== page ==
What to Expect in a Parisian Hotel
Many people visiting Paris for the first time end up being disappointed with their hotel. Sometimes they got unlucky and chose the wrong hotel (and some hotel brochures/websites are simply misleading). But most often disappointment is a result of unreasonable expectations.
I pretty much ignore stars, and so should you. They’re awarded to hotels by a government-run agency based on things like the size of the lobby and presence of an elevator, rather than the overall atmosphere, decor, or helpfulness of the staff. So while it’s obvious that a no-star hotel won’t be as nice as a four-star hotel, I’ve actually seen some two-stars that are better than three-stars! Some hotels even prefer to be listed at a lower star rating because it means less taxes for them to pay.
French star ratings are also different from the American star rating standards (which I believe go up to six stars now, while the French have 5-star Palace as the highest). This sets Americans up for false expectations right away.
Anecdote: I remember one of my friends had booked us a hotel in Lyon saying “It’s a three-star, so it should be good”. I didn’t want to burst her bubble, especially since I hadn’t been to Lyon before, so maybe my expectations were skewed. But as soon as we arrived at the dingy grey hotel with its bad art, tiny pillows and wallpaper circa 1970, I had to explain to her that this is what three-stars gets you in France.
Like most European capitals, or even New York, space is a luxury in Paris. You want space? You’ll pay for it. Anything under €250 per night will probably be smaller than you expected. Regular double beds are smaller than American double beds. Queen and king beds are only found in luxury hotels.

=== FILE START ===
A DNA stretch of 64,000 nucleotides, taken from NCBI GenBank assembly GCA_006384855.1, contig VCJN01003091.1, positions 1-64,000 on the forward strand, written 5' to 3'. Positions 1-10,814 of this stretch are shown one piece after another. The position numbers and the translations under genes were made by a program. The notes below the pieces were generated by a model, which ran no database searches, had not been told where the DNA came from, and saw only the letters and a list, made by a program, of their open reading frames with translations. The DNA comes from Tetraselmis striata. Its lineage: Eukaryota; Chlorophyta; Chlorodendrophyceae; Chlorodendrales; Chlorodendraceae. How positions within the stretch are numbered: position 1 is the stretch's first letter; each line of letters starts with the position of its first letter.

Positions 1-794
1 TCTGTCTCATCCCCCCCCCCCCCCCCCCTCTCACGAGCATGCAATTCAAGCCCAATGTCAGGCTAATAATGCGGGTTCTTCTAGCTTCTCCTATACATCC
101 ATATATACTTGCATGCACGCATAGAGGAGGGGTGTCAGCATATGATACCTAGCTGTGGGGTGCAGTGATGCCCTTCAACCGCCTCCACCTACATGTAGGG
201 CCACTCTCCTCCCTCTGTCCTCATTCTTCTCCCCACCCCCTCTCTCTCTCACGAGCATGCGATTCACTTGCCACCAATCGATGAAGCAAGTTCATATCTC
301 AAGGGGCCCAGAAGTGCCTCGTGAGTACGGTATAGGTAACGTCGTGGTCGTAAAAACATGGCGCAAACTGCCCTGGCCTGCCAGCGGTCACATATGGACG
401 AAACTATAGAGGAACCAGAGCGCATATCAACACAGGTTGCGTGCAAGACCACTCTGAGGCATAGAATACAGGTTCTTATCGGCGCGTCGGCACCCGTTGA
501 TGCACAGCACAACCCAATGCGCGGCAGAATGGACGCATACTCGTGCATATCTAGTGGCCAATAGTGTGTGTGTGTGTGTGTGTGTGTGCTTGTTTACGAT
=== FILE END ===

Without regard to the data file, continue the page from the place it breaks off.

Bathrooms and showers are smaller, too. The average French person is shorter than the average North American or British person, so facilities will all feel cramped if you’re 6’4″ tall.
Elevators — which you’ll see before your room, in most cases — can be so small that only one person with one suitcase at a time can fit inside. This is because in old hotels (more than 150 years old) the elevator was added after the building was built, so had to be fit within the space available. Newer hotels and luxury hotels obviously have larger elevators, often more than one.
Aside from the size, Parisian hotel bathrooms can have some odd particularities. If you have a room with a bathtub, there might not be a fixed shower head or curtain for showering, meaning you’ll have to sit down or be very careful to not flood the entire bathroom.
Tip: I usually hang the hand-held shower attachment over my shoulder while soaping up; one clever traveler I met packed some Duck Tape to attach the shower to the wall himself.
Bath mats in Europe look more like really thick, small towels. They’re meant to be hung up after use to dry out, and are changed with the linens each day. Bidets are still found in some hotels, although this is rarely mentioned in the brochure. Most hotels offer free soap and shower gel; nicer hotels have shampoo, moisturizer, nail kits, cotton balls and shower cap. Only luxury hotels have robes, combs, razors, and designer brand toiletries.
No hotels in Paris have their own airport shuttle (many can arrange for a shuttle company to pick you up for a fee), or free local calls (because these aren’t free in France for anyone). There are few hotels that are 100% smoke free (about ten at last count), and ice machines are just as rare.
Big conference hotels and luxury hotels have the same standard of service you might expect in any British or North American hotel. The larger the hotel (or higher the star), the bigger the staff-to-client ratio.
In smaller hotels, especially family-run hotels, there may only be one person at the reception desk who has to answer the phone, check people in and out, call taxis, give directions, and handle any problems. There may only be two cleaners for 30 rooms so you’ll have to wait longer for your room to be ready if you check in early. And the night receptionist may not be as bilingual as you’d hoped for.